What do Saint Francis of Assisi and the New Orleans Saints have in common? Goggle the term "saints" to find out.
An online search for "saints" first reveals the official site of the football team that won this year's Super Bowl and then a site for religious saints recognized by the Catholic Church.
These sacred and secular saints do have one thing in common: Saint Francis, the patron saint of animals and the environment, and the New Orleans Saints share a strong connection to place.
Today, stewardship of place has brought together diverse religious leaders -- Muslims, Jews, Christians -- who are playing on the same team to protect the earth, despite their differing religious beliefs. These faith leaders are standing in solidarity, united by a moral imperative to care for God's creation.
In his book Making Saints, Kenneth Woodward defines a saint as "someone through whom we catch a glimpse of what God is like -- and what we are called to be." From mosques to monasteries, these saints are revealing a new world where hopeful environmental action happens on an individual, congregational, and community level.
In that spirit of hope, I present a roster of 10 religious-environmental saints. The first five have gained national and even international recognition, while the second list features spiritual leaders encountered in my own daily life. All 10 saints offer lessons for a new world, where congregations model the principles and practices of sustainable communities.
Five Saints of the World
The familiar tune "When the Saints Go Marching In" calls for a new day: "Oh, when the new world is revealed, oh, when the new world is revealed, Lord, I want to be in that number, when the new world is revealed." These five saints have influenced my own belief that we must respond through faith to environmental degradation here on earth, rather than wait for heaven at St. Peter's gates.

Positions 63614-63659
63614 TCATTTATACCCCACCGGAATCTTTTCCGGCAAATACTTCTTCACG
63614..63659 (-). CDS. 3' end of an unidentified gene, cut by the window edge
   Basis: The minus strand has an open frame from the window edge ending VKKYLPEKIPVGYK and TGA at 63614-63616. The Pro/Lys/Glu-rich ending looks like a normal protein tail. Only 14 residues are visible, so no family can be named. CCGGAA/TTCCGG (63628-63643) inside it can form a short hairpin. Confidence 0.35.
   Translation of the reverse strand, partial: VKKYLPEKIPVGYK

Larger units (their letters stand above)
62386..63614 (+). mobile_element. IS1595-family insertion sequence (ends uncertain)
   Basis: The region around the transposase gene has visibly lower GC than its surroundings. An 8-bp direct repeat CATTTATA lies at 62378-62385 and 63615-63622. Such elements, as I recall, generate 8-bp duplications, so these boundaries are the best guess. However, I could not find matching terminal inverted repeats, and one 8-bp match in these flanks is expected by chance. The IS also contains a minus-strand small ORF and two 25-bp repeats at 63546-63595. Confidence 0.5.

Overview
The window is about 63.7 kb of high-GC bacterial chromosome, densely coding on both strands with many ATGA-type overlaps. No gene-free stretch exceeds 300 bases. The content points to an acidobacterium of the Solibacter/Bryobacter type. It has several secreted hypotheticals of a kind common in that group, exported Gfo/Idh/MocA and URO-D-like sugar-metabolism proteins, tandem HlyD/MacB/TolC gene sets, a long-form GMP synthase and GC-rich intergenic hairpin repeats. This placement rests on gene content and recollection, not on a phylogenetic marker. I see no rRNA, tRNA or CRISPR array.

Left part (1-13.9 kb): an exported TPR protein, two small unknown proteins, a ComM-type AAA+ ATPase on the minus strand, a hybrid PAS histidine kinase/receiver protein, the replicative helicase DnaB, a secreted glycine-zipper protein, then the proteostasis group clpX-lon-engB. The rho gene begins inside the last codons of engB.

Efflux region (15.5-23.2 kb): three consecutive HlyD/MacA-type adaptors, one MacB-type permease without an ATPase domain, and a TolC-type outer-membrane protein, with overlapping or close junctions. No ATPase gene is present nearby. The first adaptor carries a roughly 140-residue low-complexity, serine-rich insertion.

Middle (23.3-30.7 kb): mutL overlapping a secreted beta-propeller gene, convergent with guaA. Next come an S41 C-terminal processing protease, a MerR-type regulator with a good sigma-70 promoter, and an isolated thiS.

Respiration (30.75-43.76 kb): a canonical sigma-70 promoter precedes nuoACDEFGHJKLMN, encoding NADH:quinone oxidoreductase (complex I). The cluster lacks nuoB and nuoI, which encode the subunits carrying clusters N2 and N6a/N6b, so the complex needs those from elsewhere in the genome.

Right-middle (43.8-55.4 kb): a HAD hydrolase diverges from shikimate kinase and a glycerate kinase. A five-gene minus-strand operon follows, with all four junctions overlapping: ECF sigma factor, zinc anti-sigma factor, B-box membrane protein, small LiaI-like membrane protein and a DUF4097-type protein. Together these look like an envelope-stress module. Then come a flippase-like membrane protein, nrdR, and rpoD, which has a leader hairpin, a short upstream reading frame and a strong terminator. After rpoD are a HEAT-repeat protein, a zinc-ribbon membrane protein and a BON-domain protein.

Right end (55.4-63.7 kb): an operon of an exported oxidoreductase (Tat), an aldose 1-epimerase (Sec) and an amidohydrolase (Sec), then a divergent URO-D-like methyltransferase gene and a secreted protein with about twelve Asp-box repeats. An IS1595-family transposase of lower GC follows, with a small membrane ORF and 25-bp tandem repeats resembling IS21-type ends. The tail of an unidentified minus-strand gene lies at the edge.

- Rev. Sally Bingham: As a stay-at-home mom, the Rev. Sally Bingham questioned why clergy in her Episcopal church were not talking about faith and the environment. As an ordained priest, she now serves as the founder and director of the Regeneration Project and Interfaith Power and Light (IPL) Campaign, which provides a religious response to global warming. With IPL affiliates in 38 states, this campaign has become a powerful interfaith force to address climate change.
Five Saints in my Life
"I Sing a Song of the Saints of God" was one of my grandmother's favorite hymns: "And one was a doctor and one was a queen, and one was a shepherdess on the green. They were all of them saints of God and I mean, God helping, to be one too."
Religious-environmental saints are acting with conviction to conserve the places I love. One is a writer, and one is a priest, and one is a mother, just like me. If I can find these saints in my small circles, these natural saints are among us all.
- LeeAnne Beres: "A thousand acts of kindness can be wiped away with a single act of Congress," says LeeAnne Beres, executive director of Earth Ministries in Washington State. Among its many programs, Earth Ministries provides training in environmental advocacy skills for congregations. This organization has brought together interfaith religious leaders and legislators in a campaign to transition the state from coal to clean energy by 2015.
Fans of the New Orleans Saints chant this song with a religious fervor: "Who dat? Who dat? Who dat say gonna beat dem Saints?" The call and response creates a power greater than the individual voices in the stadium. Likewise, believers are creating collective momentum from individual acts: one cob oven built, one interfaith service organized, one church garden tilled, one piece of legislation passed.
Together, these people of faith represent a communion of saints rooted in God's earth, but moving forward, one step at a time. And I mean to be one too.
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